A fabulous circular walk around Rochdale which visits a series of lovely reservoirs and includes a section along the River Roch. The walk visits Blackstone Edge, Healey Dell, Knowl Hill, Ashworth Moor Reservoir, Greenbooth Reservoir and the Ashworth Valley where there's nice trails along the Naden Brook and the Cheesden Brook. Other highlights include Tandle Hill Country Park, Alkrington Woods, Queens Park and the Ogden and Piethorne Reservoirs in the Piethorne Valley.
There are several challenging climbs but with the reward of splendid views of the area.
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Rochdale Way Ordnance Survey Map - view and print off detailed OS map
Rochdale Way Open Street Map - view and print off detailed map
Rochdale Way OS Map - Mobile GPS OS Map with Location tracking
Rochdale Way Open Street Map - Mobile GPS Map with Location tracking
In Tandle Hill Country Park there's an on site cafe where you can stop for refreshments on the walk. There's picnic tables as well where you can sit outside on warmer days.
Just to the north of the viewpoint you'll find The Tanhill Tavern. The friendly pub has good menu and can be found at 14 Thornham Ln with a postcode of M24 2SD for your sat navs. Just head north from the summit and you will find Thornham Road and the pub at the bottom of the hill.
At Blackstone Edge there's a couple of fantastic pubs which demand some investigation. The White House is located right next to Blackstone Edge Reservoir and an inn of some note. The remote pub is in a fabulous location in an elevated position on the Halifax Road with panoramic views of the surrounding moors and Hollingworth Lake far below. It also has a wonderful history being originally an old coaching house dating from 1671. It is situated 1,300 feet above sea level and includes an outdoor seating area where you can relax on warmer days. The pub has an extensive menu and a nice cosy interior. You can find it at postcode OL15 0LG for your sat navs.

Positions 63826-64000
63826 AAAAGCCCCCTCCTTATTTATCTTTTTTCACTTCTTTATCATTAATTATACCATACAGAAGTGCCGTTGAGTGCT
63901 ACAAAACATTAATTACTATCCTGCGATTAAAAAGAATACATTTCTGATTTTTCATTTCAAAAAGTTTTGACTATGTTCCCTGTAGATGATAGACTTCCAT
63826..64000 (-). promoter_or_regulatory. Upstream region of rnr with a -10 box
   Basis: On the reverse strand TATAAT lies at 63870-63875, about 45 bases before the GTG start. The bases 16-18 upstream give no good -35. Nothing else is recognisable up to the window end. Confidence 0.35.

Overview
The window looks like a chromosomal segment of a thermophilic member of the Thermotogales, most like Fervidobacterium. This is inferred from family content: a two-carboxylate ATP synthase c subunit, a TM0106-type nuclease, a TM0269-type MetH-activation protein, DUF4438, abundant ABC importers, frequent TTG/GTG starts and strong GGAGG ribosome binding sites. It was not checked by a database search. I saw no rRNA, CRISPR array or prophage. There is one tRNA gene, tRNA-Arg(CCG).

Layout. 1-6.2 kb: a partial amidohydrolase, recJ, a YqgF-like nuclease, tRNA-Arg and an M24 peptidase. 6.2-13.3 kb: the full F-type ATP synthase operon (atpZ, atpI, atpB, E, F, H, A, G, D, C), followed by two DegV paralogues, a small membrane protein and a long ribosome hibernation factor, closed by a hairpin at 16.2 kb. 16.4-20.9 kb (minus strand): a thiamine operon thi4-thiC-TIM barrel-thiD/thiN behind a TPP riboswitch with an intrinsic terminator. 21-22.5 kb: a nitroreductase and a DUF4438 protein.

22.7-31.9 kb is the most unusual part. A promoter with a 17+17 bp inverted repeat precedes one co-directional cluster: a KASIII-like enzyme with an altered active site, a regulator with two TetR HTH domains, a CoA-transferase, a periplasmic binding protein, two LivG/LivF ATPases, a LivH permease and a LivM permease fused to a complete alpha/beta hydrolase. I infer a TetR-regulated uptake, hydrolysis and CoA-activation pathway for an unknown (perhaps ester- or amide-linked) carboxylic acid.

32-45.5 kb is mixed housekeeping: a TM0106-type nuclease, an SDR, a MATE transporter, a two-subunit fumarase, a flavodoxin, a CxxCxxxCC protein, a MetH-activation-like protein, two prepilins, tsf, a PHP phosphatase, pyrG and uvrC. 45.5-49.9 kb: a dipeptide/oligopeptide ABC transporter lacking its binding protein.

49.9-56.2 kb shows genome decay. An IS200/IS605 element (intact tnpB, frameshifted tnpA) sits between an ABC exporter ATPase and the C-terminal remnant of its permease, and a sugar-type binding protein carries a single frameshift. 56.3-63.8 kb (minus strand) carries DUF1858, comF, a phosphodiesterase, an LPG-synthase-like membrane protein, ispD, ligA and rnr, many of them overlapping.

Just up the road is the Moorcock Inn, located at the foot of the Pennines in Littleborough. There's more great countryside views from the garden area with home-made food and fine real ales on tap. It's also located on the Halifax Road at postcode OL15 0LD.
On Ashworth Moor you'll pass the noteworthy Owd Betts. This traditional country pub dates all the way back to 1796. They have a good menu and a fine outdoor area with lovely views over the surrounding moors. It's a great place to relax with a drink on the route. You can find the pub right next to Ashworth Moor Reservoir on Edenfield Rd with a postcode of OL12 7TY for your sat navs. The inn is also dog friendly if you are with your canine friend.
Pictured above Owd Betts and the views from the pub. This stone building was built overlooking the Cheeseden Valley in 1796 by Richard and Mary Ashworth, probably as a farmhouse. By the time that the building passed to their son, Richard, and his wife, Betty, in the mid 1800s it had become an inn named the 'Hare and Hounds.’ Following the death of her husband Betty continued to run the inn alone and it was probably during this period that it became affectionately known as ‘Owd Betts.’ In 1893 Betty too passed away at the age of 93, but the pub continued to be known as ‘Owd Betts.’ However, it was not until the 1950s that, in deference to the grand lady, the name of the pub was officially changed from the 'Hare and Hounds’ to that by which it is known today, ‘Owd Betts.’
Further Information and Other Local Ideas
Around Middleton, at the southern end of the route, its worth taking a small detour to visit Heaton Park in Prestwich. The park is notable as the largest park in Manchester and the largest municipal park in Europe. Features include a boating lake, an animal farm, woodlands and ornamental gardens. You can find the park about a mile west of the trail on the western side of Middleton near to Alkrington Woods.
The route also links up with the Oldham Way and the Crompton Circuit, two more long distance trails which can be used to further explore the area.